Sunday - Sprint Distance Nationals - 3rd out of 56 in AG, 18 out of 397 women, 8th master's woman
  • Swim (750m) – 14:09 (1:43/100 yard pace)
  • T1 – 1:43
  • Bike (20k) – 33:19 (22.4 mph pace)
  • T2 – 1:18
  • Run (5k) – 20:31.7  (6:37 pace) (PR by 13 seconds)
  • Total – 1:10:52
I love the little results "receipts" you get

They do awards 10 deep for Olympic and 3 deep for the Sprint. I qualified for Team USA for London 2013 at both distances (but can only race in one).

This is the biggest race I do, with 2000 racers on Saturday and about 1000 on Sunday. I found these photos online but there is no way to do the scene justice. Transition is enormous. It was SO nice to be returning to the venue for a second time, to be among friends/teammates, and to know the lay of the land. I was so much more relaxed this year.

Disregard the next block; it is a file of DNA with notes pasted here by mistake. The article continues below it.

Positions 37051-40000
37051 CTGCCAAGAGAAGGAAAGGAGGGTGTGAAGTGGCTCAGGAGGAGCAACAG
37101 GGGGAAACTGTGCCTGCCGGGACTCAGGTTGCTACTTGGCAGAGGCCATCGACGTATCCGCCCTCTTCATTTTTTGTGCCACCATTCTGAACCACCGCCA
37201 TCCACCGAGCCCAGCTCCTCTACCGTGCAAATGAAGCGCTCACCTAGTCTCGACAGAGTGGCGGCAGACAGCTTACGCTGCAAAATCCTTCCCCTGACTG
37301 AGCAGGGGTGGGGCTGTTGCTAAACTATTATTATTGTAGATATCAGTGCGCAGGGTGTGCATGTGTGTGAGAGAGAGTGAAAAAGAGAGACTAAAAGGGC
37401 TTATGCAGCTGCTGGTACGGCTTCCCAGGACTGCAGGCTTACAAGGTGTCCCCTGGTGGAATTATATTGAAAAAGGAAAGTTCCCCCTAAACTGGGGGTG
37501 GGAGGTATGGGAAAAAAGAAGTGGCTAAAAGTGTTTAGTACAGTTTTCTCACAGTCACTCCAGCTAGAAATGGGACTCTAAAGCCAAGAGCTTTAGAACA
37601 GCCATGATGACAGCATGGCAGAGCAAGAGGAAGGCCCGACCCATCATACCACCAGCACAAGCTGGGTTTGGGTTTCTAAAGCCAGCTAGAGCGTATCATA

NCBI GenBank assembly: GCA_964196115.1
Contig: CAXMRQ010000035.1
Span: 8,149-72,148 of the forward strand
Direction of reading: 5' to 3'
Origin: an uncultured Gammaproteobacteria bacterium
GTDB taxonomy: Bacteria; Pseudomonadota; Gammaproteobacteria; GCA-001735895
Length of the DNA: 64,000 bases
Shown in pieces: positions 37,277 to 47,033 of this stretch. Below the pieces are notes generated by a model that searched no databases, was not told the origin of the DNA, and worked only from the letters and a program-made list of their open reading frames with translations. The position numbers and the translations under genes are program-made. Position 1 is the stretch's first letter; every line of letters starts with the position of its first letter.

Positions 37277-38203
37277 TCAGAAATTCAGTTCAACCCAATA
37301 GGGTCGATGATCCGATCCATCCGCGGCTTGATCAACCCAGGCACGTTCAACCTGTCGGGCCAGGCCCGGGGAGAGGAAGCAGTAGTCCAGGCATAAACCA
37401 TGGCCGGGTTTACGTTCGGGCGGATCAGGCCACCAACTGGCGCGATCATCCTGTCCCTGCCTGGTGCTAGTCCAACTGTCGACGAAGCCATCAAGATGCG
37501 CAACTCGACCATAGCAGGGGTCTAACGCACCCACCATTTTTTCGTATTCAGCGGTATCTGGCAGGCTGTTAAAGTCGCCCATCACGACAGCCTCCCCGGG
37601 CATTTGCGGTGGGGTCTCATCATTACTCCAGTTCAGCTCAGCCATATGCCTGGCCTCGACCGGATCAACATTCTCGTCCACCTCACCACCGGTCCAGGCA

Aerial view of transition

Olympic Distance Recap

Rather than do my usual (boring to most) play-by-play analysis, I'd rather share a few significant parts of the day. First and foremost has to be what happened just prior to our swim wave. Our 45-49 age group was in the water, just off the pier, waiting to line up for our in-water start when we noticed a male swimmer being pulled off of a boat and laid on the pier. We stared as we realized that medics were administering CPR and pounding and compressing this man's chest. Our wave was delayed while the athlete was transported to an ambulance. He was never revived.